The ‘Schools’ That Don’t Teach

Powerful words to live by. Education is our future

As a parent, we all are interested in the best possible ways in which we can parent or create a conducive environment where our children can flourish. We try to do all that is possible to give them what we didn’t get and help them reach their full potential. In our quest to do so, sometimes we follow the most trodden path and believe that it is the only way to success and happiness. We believe in the most popular theories about teaching and buy the best available version without questioning its relevance in today’s fast changing times.

Read the last post here – Schools: Not The Best Place For Learning

As parents, it is but our duty to not only question the existing but to seek or create the best possible there can be. We don’t just owe it to our children, we owe it to us as parents and to the world where millions of children are falling through the cracks and many are being labeled as ‘not fit to learn’ by pseudo learning theories. If you had ever thought about a better version of learning, education or school, you need to know that you were not alone and even if you could not or did not opt for an alternate or better system of learning, its understanding can help you fine tune your own theories about facilitating learning. If you know how best our children learn, there is no reason why you can’t make that a way of life despite schooling.

When it comes to schooling as an integral part of initial learning process, we all know it only by one set-up. One in which we’ve studied ourselves or are sending our children to. The ‘teach and test’ model where we grade our children based on standardised tests and proclaim them to be ‘fit or not’ to lead the so-called ‘successful’ career and thus a happy life!

There is no denying that the schools’ current model has given us many good things; especially by making the children literate and helping them stay away from factories and giving them opportunities. The school system is a great system in a lot of ways but the truth is we don’t need it in its current form in todays day and time. The schools are working to achieve a pre destined objective without realising that the growth of each child cannot be predicted. The way the regular classroom functions, it takes away a lot of creativity and passion out of otherwise imaginative lot. Since we’ve already discussed the standardised manufacturing units in the last post, today let’s learn about the alternate theories, alternatives and systems of learning available to help us have an insight into some not so popular but very successful alternate schools.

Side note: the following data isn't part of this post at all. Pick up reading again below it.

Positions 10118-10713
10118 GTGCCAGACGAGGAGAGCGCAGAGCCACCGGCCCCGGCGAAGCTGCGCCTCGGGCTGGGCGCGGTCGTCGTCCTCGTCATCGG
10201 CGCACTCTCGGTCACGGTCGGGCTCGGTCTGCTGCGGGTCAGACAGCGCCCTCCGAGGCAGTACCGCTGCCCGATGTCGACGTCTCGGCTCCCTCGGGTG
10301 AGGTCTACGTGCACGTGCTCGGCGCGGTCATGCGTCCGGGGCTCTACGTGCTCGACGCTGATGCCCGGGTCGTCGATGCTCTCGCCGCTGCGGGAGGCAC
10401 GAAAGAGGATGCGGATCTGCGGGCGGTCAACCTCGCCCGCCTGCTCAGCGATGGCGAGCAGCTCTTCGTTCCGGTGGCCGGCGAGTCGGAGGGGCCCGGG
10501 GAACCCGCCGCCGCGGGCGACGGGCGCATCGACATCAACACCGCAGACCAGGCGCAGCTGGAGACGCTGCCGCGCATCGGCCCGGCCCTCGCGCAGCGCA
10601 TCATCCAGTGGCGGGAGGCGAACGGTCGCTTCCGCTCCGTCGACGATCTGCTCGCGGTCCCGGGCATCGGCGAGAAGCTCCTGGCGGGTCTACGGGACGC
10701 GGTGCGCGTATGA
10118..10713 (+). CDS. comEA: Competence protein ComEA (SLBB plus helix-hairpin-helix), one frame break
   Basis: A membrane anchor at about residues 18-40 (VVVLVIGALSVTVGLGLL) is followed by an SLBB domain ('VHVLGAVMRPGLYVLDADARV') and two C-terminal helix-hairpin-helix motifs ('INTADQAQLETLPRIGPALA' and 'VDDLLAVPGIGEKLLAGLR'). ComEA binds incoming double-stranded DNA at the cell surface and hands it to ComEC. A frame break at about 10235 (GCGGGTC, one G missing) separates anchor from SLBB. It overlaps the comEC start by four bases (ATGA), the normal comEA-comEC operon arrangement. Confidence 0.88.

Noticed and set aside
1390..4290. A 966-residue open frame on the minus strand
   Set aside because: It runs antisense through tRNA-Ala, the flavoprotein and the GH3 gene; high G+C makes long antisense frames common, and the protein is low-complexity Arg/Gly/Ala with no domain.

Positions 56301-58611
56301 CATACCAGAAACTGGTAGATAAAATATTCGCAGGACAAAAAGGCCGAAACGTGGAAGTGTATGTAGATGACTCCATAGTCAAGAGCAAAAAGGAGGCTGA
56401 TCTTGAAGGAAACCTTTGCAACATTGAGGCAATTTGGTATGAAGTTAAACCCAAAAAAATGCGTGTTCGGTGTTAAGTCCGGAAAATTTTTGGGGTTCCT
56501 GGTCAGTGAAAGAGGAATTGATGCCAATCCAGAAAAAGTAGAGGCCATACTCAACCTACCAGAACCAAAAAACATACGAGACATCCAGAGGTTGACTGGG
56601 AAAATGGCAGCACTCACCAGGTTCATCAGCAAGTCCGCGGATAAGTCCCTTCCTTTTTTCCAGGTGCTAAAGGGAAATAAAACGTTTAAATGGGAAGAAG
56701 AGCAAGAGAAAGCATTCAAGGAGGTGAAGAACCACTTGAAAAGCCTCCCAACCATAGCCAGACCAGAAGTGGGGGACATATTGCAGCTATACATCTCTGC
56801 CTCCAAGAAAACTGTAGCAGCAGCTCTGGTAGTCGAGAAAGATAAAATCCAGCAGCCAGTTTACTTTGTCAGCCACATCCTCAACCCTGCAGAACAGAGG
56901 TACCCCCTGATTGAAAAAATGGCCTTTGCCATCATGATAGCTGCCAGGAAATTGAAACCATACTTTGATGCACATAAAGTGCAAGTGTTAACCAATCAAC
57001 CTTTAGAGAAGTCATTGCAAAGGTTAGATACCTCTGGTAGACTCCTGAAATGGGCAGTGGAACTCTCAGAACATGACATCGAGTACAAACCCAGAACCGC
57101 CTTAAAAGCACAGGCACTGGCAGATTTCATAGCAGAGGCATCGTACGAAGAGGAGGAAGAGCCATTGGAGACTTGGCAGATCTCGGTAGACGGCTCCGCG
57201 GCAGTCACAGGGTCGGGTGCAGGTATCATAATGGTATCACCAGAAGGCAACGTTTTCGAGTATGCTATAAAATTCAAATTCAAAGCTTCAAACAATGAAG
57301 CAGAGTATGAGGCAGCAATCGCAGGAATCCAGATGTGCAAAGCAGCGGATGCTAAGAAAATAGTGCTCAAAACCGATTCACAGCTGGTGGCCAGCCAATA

The Big Picture

This is one of my favourite model! I had the privilege of listening to ‘Dennis Littky’ when he was invited by my children’s school founders. It was a heartening experience to listen to Dennis who is also a co-founder of ‘The Big Picture schools and have proved how real learning can be achieved by aligning it with one’s inherent interests. The big picture schools’ model is centred around ‘self-directed learning.’


Each student at a Big Picture Learning school is part of a small learning community of 15 students called an advisory. Each advisory is supported and lead by an advisor, a teacher that works closely with the group of students and forms personalised relationships with each advisee. Each student works closely with his or her advisor to identify interests and personalise learning.

The assessments happen not by tests but by public displays of learning that track growth in the student’s individual area of interest. The great thing is that assessment criteria too are individualised. Students present multiple exhibitions each year and discuss their learning with staff, parents, peers and mentors.

The Big Picture school believes in the capabilities of the children and let them come up with a hypothesis, for their year long independent  projects; it could be designing a clothing line or making a project on Vietnam war. Teens, interestingly then come up with creative ways for the topic to gain and prove proficiency in other subjects like math and science.


Children are also required to seek out mentors related to their topic of interest or thesis and they intern with them for two full days a week. They are helped by advisors, their teachers, parents and program director through this process. The learning doesn’t only end in their subject of interest but goes far and beyond to other subjects. For instance to fulfil science proficiency requirements, each participant enters science fair and their entry has to be related to their independent project, which helps them to think about scientific hypothesis in the most creative ways.

What an insightful way to encourage learning! And it works too. The first Met class graduated in 2000 with a 96% graduation rate. 98% of its graduates were admitted to postsecondary institutions, receiving over $500,000 in scholarships to help fund their college dreams. In 2001, Bill and Melinda Gates foundation announced Met schools to be their favourite and gave them huge grant to open more such schools.

Today, there over 65 Big Picture network schools in the United States and many more around the world; with schools in Australia, the Netherlands, Italy and Canada utilising the Big Picture Learning design. Each individual school embodies the fundamental philosophy of Big Picture Learning: putting students at the center of their own learning. All in all a happy hypothesis on how children can learn if we can use their interest to teach. You can read more about ‘BIg Picture Schools’ here….